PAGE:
Well, it is officially spring here! We finally had some gorgeous, sunny days in the 60s and 70s this weekend! Of course, that beautiful weather made it difficult to work on our guest bedroom makeover, so I didn’t get as much done as I would have liked. Oh, well! Life goes on! We had a fabulous weekend! This week is Spring Break for my kids, and I have a feeling I may be falling a little more behind on the challenge. But, you’re not here today to hear about the weather or my guest bedroom…I want to tell about how I aged galvanized metal buckets to make these rustic herb planters!
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This project started when I was checking out the Dollar Spot section at Target (Ikea also has a similar option). I found some really cute small galvanized buckets that I knew I had to do something with. They are $1 each and are the perfect size for so many things. I’ve been thinking about picking up a few more to corral the kids art supplies. It would be super easy to just stick a chalkboard label on them and use them to organize so many things in their playroom!
I love growing herbs indoors for cooking, but usually, I just keep them in the containers they came in from the grocery store. I thought these little buckets would be perfect for giving them a little more decorative home.
The aging process was really easy once I figured it out. I used Zep Acidic Toilet Bowl Cleaner to do most of the work.
Here’s what I used:
- Zep Acidic Toilet Bowl Cleaner
- steel wool
- rubber gloves
- baking soda
I found a large plastic bucket to do all the work in so that I didn’t get toilet bowl cleaner all over everything. I roughed up the buckets with the steel wool and then applied the cleaner all over the buckets.
The glossy finish was worn off in about 30 minutes, but it didn’t have the look I was hoping for. It wasn’t shiny anymore, but it also didn’t have an aged appearance, so I reapplied the toilet bowl cleaner.
30 minutes later it still looked the same, so I needed to try something else. I decided to add some baking soda in with the toilet bowl cleaner to make a paste. It instantly foamed up as soon as I put in the baking soda, so don’t be surprised by it. I applied the foamy paste to the buckets, and that’s when the magic started to happen! Almost instantly I could see rust starting to pool, so I knew it was doing the job!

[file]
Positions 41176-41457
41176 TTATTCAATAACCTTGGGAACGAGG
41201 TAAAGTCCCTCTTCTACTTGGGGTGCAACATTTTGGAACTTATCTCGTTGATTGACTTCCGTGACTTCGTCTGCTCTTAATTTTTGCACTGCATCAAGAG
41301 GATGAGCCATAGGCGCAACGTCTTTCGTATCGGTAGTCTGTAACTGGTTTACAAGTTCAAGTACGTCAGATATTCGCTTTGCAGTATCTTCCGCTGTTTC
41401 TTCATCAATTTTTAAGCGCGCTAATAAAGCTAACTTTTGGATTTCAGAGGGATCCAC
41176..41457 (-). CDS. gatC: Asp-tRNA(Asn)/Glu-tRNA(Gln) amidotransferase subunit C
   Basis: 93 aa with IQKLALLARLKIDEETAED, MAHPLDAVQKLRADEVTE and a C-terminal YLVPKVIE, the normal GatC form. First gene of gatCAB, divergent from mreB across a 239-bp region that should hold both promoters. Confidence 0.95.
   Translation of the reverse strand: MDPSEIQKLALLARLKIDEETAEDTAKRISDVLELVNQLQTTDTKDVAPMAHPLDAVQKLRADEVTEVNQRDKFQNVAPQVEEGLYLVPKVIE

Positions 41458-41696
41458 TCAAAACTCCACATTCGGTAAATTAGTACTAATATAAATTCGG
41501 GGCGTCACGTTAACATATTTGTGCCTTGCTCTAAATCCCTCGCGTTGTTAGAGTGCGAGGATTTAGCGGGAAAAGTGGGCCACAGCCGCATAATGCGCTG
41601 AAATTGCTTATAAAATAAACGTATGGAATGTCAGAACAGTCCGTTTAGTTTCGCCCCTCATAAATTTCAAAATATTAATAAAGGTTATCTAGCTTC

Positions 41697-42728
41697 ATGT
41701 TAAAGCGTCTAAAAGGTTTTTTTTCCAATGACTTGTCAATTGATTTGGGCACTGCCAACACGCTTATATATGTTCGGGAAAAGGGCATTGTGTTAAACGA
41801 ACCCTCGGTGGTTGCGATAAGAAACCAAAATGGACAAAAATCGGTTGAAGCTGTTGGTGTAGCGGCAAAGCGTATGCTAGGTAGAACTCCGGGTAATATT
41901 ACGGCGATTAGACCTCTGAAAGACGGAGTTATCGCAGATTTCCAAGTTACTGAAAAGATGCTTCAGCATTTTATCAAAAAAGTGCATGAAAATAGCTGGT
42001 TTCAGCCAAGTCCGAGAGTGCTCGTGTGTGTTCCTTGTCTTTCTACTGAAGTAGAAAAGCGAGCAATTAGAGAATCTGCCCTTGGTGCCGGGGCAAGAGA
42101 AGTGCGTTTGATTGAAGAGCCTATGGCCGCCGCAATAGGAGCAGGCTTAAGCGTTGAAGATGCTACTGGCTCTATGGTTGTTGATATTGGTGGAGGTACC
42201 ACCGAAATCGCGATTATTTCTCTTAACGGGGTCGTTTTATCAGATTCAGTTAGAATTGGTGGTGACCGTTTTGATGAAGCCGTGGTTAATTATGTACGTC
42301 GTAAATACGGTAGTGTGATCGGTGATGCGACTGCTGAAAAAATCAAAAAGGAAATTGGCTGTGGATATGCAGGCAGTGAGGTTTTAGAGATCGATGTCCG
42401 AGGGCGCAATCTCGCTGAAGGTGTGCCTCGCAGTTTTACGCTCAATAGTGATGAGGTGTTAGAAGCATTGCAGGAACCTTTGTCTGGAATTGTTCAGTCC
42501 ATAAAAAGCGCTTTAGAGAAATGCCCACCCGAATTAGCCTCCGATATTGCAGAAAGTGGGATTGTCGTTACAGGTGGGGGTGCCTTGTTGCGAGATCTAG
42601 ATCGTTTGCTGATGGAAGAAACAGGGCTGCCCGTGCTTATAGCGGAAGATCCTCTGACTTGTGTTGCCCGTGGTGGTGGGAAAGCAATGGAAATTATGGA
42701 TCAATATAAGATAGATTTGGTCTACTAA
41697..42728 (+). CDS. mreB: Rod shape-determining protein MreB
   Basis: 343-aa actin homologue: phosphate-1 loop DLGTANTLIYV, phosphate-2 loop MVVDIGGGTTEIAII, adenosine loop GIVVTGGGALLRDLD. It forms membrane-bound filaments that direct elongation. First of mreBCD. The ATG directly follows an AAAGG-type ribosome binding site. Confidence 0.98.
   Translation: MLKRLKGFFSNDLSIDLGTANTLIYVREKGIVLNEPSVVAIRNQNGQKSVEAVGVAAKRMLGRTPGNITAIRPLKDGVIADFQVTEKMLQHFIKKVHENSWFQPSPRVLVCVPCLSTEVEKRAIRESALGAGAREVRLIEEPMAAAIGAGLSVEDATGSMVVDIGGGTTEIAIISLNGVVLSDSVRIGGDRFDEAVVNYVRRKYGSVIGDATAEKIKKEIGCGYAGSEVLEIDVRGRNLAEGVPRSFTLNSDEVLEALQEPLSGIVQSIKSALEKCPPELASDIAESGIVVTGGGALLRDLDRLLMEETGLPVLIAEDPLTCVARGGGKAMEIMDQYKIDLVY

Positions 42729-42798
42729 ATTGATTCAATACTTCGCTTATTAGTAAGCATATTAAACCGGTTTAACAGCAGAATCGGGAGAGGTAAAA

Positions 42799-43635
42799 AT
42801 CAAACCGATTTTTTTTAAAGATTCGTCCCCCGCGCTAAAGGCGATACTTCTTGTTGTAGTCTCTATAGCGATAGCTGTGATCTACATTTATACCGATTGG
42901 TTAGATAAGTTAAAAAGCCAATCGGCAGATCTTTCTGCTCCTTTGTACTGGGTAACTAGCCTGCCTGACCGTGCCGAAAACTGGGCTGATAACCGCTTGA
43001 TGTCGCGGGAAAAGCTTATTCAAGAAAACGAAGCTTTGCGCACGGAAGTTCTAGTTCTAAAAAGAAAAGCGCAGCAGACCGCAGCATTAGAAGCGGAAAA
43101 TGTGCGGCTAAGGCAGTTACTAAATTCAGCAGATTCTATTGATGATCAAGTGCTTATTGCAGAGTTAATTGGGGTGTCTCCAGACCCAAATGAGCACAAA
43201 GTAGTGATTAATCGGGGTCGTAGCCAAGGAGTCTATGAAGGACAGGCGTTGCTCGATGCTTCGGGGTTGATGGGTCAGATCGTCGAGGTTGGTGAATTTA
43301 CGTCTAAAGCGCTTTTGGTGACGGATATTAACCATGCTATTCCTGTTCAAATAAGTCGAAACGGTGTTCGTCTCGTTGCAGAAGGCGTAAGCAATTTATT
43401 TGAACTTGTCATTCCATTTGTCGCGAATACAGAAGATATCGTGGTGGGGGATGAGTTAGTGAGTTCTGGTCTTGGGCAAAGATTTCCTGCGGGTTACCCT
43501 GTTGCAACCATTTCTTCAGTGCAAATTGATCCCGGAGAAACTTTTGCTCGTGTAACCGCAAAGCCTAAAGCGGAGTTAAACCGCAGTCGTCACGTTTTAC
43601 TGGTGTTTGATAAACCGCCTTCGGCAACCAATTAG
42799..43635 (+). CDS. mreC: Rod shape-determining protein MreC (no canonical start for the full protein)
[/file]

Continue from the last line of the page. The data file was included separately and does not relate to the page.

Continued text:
I let the buckets sit until they were fairly dry, about 45 minutes, and then rinsed them off. They looked so much better this time! They had much more of an aged patina to them.
Once you’re done aging them it’s time to get creative! I decided to paint some stripes on them and label the herbs I was planting. First, I taped them off with painters’ tape.
*A tip on painting stripes on a curved surface…cut thin pieces strips of tape to get straighter lines, and then use wider pieces of tape to cover areas you don’t want painted after you make your lines. I didn’t figure this out until I was on my third bucket, and I was trying to get straight lines from thick pieces of tape. Using thin strips of tapes first made it so much easier to apply!
After I taped them off, I sprayed them with Rust-Oleum’s Lemon Grass, which has been one of my favorite colors lately. It’s a sunny shade of yellow that looks great with gray. Once that dried, I cut the letter stencil with my Silhouette, applied it to the buckets, taped off a few more areas, and sprayed the letters with Rust-Oleum’s Satin Granite.
Since I am using these buckets as planters we punched a few holes in the bottom with a nail for drainage.
To give them a little more rustic look, I distressed the buckets with some sandpaper in a few spots and then filled them with herbs. As I was setting them in front of my window I remembered a small tray I have that would be the perfect size for my new planters. I gave it a single coat of Lemon Grass spray paint, allowing the silver from the tray to show through a bit.
[clickToTweet tweet=”Learn how to age galvanized metal quickly to make these rustic farmhouse herb planters!” quote=”I found some really cute small galvanized buckets that I knew I had to do something with. They are $1 each and are the perfect size for so many things.”]
Check out how they turned out…I love how they look on my kitchen windowsill. They have just the right amount of rustic!
While I was at Target I also picked up a larger oval galvanized bucket with rope handles that I can’t wait to turn into an outdoor planter. Have you aged galvanized metal before? What kind of projects have you used it for?
Here’s a pinnable image you can use:
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